The paper, Calcium imaging reveals glial involvement in transcranial direct current stimulation-induced plasticity in mouse brain, is being lauded as a major discovery among tDCS researchers. It is however, extremely hard to follow. Fortunately RIKEN also issued a press release describing the study in a way most tDCS-curious will understand. Read the full press release here.
Researchers at the RIKEN Brain Science Institute in Japan have discovered that the benefits of stimulating the brain with direct current come from its effects on astrocytes — not neurons — in the mouse brain. Published in Nature Communications, the work shows that applying direct current to the head releases synchronized waves of calcium from astrocytes that can reduce depressive symptoms and lead to a general increase in neural plasticity — the ability of neuronal connections to change when we try to learn or form memories.
(top) Low spontaneous calcium activity in a normal mouse followed by tDCS-induced calcium surges. (bottom) tDCS-induced calcium surges are absent in IP3 Receptor 2 knockout mice, indicating that the calcium surges originate in astrocytes, not neurons.
Note: The upper. ‘normal’ mouse brain vs. modified mouse brain, bottom. Watch near ticking clock when ‘spontaneous’ switches to ‘tDCS’.
Let’s put this in some context by having a quick look at astrocytes and glial cells. From 2-Minute Neuroscience
This is a pretty dense paper – deep into the details of how neurons and glia signal in the brain. I think some important takeaways have been missed in the press release (and the resulting general discussion on the internets).
– The authors mainly study glial activity – they see that waves of calcium are evoked somewhat simultaneously (on the order of 10-20 seconds) in response to tDCS. Normally, these glial calcium waves aren’t so coordinated.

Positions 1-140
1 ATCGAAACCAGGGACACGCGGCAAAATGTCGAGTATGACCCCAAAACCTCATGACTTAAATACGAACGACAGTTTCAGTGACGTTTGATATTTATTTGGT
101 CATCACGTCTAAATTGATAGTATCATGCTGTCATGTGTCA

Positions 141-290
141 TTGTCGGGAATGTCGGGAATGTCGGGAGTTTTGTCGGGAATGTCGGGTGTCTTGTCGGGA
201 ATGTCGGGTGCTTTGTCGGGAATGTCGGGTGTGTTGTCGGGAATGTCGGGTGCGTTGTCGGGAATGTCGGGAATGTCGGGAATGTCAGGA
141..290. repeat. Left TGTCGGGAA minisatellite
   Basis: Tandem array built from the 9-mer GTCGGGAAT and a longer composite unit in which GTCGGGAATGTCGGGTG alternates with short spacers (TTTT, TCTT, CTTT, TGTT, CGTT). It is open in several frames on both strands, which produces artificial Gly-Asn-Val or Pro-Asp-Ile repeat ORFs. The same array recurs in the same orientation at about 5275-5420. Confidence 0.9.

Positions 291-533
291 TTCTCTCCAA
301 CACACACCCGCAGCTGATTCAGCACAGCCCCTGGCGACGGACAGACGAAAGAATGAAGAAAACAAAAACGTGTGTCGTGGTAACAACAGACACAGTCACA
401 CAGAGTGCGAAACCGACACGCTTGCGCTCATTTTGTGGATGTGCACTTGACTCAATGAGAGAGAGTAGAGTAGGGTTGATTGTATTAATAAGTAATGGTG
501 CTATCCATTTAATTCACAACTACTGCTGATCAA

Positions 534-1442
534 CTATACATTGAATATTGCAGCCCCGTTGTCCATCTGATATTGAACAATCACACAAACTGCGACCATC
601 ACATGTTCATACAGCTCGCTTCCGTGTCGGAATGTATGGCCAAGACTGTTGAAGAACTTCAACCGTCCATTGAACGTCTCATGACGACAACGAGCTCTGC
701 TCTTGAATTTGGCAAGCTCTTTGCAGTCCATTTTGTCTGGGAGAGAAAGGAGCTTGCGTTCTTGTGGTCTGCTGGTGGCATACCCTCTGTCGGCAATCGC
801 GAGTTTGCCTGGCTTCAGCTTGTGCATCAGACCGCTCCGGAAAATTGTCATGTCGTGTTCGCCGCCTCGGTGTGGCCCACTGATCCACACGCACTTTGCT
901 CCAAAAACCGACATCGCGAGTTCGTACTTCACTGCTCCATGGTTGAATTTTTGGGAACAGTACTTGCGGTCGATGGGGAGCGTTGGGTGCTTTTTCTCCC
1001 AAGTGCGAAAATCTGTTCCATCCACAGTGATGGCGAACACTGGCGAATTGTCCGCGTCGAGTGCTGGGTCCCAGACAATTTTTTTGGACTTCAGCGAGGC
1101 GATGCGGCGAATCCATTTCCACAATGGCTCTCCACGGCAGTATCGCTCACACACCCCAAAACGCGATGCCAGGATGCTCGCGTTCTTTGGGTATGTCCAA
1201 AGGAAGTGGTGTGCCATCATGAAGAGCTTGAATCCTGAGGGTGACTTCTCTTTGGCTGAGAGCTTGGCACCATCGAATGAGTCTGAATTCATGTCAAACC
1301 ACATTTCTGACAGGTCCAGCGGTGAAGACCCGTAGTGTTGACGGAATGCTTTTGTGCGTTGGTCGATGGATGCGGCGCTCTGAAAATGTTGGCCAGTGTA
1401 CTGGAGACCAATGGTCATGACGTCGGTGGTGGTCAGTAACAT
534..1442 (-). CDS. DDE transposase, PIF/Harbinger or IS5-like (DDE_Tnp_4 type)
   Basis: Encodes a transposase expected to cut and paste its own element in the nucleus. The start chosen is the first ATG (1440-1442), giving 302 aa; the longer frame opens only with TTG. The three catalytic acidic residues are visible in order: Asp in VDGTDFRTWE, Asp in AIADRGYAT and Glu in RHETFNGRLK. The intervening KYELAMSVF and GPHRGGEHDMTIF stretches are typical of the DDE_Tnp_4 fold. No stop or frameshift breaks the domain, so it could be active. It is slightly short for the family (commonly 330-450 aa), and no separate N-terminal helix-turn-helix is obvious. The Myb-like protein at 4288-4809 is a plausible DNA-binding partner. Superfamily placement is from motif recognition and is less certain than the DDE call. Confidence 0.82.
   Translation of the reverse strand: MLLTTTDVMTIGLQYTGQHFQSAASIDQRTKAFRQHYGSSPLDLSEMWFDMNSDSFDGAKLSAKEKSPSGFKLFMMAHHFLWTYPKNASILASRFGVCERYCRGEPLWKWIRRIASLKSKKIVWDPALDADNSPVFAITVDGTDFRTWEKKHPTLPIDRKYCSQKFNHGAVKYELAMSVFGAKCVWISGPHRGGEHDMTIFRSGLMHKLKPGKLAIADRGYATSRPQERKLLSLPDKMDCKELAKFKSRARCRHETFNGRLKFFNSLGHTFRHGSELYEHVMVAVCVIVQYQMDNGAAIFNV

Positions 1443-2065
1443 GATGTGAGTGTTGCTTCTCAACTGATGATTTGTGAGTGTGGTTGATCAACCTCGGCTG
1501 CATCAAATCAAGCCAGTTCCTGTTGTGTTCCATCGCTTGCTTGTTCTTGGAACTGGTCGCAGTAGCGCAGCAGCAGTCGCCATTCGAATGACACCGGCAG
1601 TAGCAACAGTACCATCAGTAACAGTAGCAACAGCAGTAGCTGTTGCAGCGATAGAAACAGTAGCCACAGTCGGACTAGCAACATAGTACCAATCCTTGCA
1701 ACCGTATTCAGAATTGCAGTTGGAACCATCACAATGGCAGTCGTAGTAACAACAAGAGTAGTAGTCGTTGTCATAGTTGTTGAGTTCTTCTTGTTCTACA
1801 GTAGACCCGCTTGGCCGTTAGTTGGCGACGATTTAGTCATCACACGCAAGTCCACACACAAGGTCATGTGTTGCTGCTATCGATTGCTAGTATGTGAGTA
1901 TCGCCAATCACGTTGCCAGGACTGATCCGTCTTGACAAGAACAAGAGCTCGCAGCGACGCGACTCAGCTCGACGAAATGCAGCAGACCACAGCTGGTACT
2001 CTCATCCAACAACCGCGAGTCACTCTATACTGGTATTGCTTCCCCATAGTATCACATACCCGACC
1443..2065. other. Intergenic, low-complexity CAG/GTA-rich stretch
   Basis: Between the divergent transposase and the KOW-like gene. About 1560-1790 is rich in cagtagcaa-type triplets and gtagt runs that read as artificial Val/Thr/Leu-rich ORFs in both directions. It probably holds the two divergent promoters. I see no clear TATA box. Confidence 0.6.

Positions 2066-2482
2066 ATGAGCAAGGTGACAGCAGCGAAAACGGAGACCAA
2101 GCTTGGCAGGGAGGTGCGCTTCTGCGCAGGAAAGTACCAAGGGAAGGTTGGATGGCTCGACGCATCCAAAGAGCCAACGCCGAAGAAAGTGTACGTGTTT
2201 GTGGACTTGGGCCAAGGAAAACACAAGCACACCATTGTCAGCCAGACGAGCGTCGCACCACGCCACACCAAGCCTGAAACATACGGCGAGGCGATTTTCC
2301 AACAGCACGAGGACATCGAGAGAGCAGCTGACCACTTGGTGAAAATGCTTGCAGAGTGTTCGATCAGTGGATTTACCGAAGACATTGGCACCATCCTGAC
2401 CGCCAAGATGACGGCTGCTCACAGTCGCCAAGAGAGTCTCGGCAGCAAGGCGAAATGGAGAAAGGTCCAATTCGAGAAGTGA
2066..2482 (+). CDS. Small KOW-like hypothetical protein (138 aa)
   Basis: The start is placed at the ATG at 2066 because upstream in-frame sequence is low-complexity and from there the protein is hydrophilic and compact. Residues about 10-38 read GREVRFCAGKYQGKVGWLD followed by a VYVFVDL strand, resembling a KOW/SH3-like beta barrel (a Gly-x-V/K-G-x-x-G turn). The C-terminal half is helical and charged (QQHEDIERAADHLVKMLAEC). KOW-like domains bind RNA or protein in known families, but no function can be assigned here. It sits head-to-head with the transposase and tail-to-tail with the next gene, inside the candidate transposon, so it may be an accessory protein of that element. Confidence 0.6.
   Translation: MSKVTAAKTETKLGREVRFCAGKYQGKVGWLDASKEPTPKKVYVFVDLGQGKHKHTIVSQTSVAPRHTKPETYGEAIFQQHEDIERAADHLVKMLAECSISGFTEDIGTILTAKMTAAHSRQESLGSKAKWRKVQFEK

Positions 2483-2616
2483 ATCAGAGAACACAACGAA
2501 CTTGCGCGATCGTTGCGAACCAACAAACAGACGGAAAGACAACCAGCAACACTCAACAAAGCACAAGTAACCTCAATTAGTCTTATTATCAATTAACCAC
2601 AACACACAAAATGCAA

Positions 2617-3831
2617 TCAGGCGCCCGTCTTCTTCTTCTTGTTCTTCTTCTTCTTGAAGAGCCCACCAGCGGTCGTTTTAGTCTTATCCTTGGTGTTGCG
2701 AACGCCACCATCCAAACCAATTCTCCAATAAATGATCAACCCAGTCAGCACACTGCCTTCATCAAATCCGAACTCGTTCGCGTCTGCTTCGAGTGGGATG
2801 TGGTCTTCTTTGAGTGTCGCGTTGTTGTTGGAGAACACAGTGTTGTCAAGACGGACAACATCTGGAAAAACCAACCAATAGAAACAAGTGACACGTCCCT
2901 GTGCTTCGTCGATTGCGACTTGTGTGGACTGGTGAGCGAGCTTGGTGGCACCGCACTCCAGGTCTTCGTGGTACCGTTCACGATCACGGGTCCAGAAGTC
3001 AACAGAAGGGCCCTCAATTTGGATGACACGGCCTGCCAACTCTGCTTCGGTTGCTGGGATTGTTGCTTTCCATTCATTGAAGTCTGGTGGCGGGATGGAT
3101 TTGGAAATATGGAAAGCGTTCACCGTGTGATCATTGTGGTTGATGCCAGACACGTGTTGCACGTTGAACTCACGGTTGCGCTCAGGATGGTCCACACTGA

– They don’t observe changes in neuronal calcium activity in the same way. They do, however, see that the glial effect described above is dependent on neurotransmitter signaling (norepinephrine) – which is presumably released from neurons in response to tDCS. They also see a change in the ‘throughput’ of the neuronal response following tDCS, which is also dependent on norepinephrine.
The bottom line: Neurons and glia are intimately associate, and tDCS is influencing the activity of both types of cells. From my read of it, tDCS may be acting on neuronal elements first, which then induces the glial effects. But more details need to be worked out to show that point conclusively…
Thanks Alex! Marom Bikson and Walter Paulus also weigh in on the study in this New Scientist article. It’s definitely got a lot of people thinking. I don’t think we’re any closer to understanding the mechanism for TMS in depression either. I’m sure this also has implications for your work at Tal with LFMS. Best, John
Thanks for the link to the New Scientist article. All the work on tCS, TMS, etc is really important and valuable. I expect we’ll find some common basic mechanisms (like how an electric field affects brain tissue), but then each modality will have its ‘secret sauce.’
As for how and why any of these approaches are therapeutically beneficial – I expect we’ll have to wait for both the device world and the neuroscience world to take a few steps forward before we get those answers..